According to a new study of insurance claims data from various BMW models, collision avoidance systems are preventing more crashes as technology advances. The impact of partially autonomous driving, on the other hand, is unclear.
The Highway Loss Data Institute reviewed insurance claims data from BMW automobiles for model years 2013-17 in its most recent study.
The study found that combining advances in front crash avoidance with the inclusion of adaptive cruise control resulted in significant decreases in the incidence of property damage and bodily injury liability claims.
The addition of lane centering as part of the company’s largely automated driving package, on the other hand, had minimal effect.
Robust Driver Assistance Systems
“The crash claim frequency reductions for BMW’s Driving Assistance package are the highest we’ve seen from advanced driver assistance systems,” says Matt Moore, senior vice president of HLDI. “This shows crash avoidance may be offering significant advantages as the technology develops.”
“The lane centering included in the ‘plus’ package does not appear to enhance these advantages.”
That could be because the technology is only designed for use on highways, which are considered to be safer than other routes, and it only operates when the driver activates it.”
HLDI analysts evaluated claims data from four distinct BMW crash prevention programs for this investigation. The first one incorporated forward collision warning and lane departure warning into one package.
These features, as well as front automatic emergency braking, were incorporated in a second model (AEB). Adaptive cruise control was introduced to the Driving Assistance package.
All of these capabilities are included in Driving Assistance Plus, as well as lane centering and front cross-traffic detection, taking it further along the automated driving continuum into Level 2 automation.
Level 2 is the highest level of automation currently possible in production cars, but it still requires active driver supervision.
Assertions of Liability
HLDI looked at the influence of each package on the rate of collision, property damage liability, and bodily injury liability claims per insured vehicle year for each package. Collision claims are for the repair of the insured driver’s car.
When the insured driver is found to be at fault, property damage responsibility claims are made for repairs to the other vehicle involved in the collision. Claims for bodily injury responsibility cover harm to others caused by the covered driver.
Under the three coverages, three of the four collision avoidance packages were linked to lower claim rates. Forward collision warning, lane departure warning, and AEB were linked to a 5% reduction in accident claims, an 11% reduction in property damage claims, and a 16 percent reduction in bodily injury claims.
The Set of Cruising Assistance
Collision, property damage, and bodily injury claim rates were all lowered by 6%, 27%, and 37%, respectively, with the Driving Assistance package, which featured improved versions of those technologies as well as adaptive cruise control.
The reduction in collision claim frequency was not statistically significant for this package.
The claim frequency reductions associated with the Driving Assistance Plus package, which added lane centering and front cross-traffic alert to the Driving Assistance package, were not statistically different from the claim frequency reductions reported with the Driving Assistance package.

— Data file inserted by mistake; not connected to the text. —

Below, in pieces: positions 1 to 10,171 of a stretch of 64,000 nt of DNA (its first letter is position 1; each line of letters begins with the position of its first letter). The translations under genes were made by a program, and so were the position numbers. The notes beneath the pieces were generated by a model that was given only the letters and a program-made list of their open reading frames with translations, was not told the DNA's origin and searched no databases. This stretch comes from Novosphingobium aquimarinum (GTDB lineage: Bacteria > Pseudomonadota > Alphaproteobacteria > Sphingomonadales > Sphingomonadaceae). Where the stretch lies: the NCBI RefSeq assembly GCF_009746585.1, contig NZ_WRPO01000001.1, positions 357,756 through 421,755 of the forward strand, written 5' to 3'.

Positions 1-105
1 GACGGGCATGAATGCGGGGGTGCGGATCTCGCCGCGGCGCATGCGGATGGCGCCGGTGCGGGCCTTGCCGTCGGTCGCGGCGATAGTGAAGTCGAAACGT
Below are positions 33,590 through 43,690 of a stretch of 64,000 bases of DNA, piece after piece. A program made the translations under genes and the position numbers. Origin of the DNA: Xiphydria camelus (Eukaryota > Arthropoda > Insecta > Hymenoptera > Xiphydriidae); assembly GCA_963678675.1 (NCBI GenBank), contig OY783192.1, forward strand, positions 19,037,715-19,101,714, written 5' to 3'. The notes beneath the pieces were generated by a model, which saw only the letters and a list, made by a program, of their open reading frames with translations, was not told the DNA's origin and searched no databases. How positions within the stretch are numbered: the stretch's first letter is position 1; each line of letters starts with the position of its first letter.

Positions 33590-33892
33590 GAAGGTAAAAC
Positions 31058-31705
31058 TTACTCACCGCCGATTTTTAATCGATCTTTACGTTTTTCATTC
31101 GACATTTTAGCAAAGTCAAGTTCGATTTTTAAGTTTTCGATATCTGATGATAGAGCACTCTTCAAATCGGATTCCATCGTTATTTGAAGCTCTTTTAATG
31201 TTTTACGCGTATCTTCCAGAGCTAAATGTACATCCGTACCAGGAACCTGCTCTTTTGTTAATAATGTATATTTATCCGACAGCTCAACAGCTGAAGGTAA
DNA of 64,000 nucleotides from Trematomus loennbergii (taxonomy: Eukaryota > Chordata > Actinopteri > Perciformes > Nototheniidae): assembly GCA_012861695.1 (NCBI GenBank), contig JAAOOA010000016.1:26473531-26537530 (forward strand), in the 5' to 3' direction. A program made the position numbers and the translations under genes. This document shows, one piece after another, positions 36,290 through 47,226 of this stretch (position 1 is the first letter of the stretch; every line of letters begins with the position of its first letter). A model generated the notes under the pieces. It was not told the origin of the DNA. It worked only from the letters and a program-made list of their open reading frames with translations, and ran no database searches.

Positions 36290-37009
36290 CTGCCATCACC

“The important thing here is that both of the advanced systems were associated with large reductions in claim frequency and reductions in overall losses,” Moore says.
“But the specific impact of adding lane centering and a front cross-traffic alert isn’t clear.”
BMW’s Basic Package
BMW’s most basic package, which just includes forward collision warning and lane departure warning, was linked to a 2% rise in accident claims, a 5% increase in property damage claims, and an 11% increase in bodily injury claims.
None of these findings were statistically significant, and they were not consistent with HLDI’s research on similar systems from other manufacturers.
The findings are based on roughly 6 million insured vehicle years of total exposure, or sample size. The exposure ranged from roughly 550,000 insured vehicle years for forward collision warning with AEB to around 120,000 insured vehicle years for Driving Assistance Plus and around 30,000 for standard Driving Assistance and forward collision warning without AEB for the various packages.
Nissan — ProPILOT Assist
Because of the extensive coverage of Driving Assistance Plus, this research is by far the most comprehensive look at the impact of systems that combine speed control and lane centering on insurance losses. HLDI recently looked into a comparable Nissan technology called ProPILOT Assist, although that research was based on considerably smaller sample size.
According to claims data from the 2017-2018 Nissan Rogue, ProPILOT was linked to a 1% decrease in collision claim frequency and a 12% decrease in property damage liability claim frequency.
The results were not statistically significant since the ProPILOT exposure in the Rogue was slightly under 9,000 insured vehicle years.
“We still don’t know the incremental advantage associated with lane-centering technologies since the ProPILOT study was too small for us to be very confident in the numbers,” Moore says.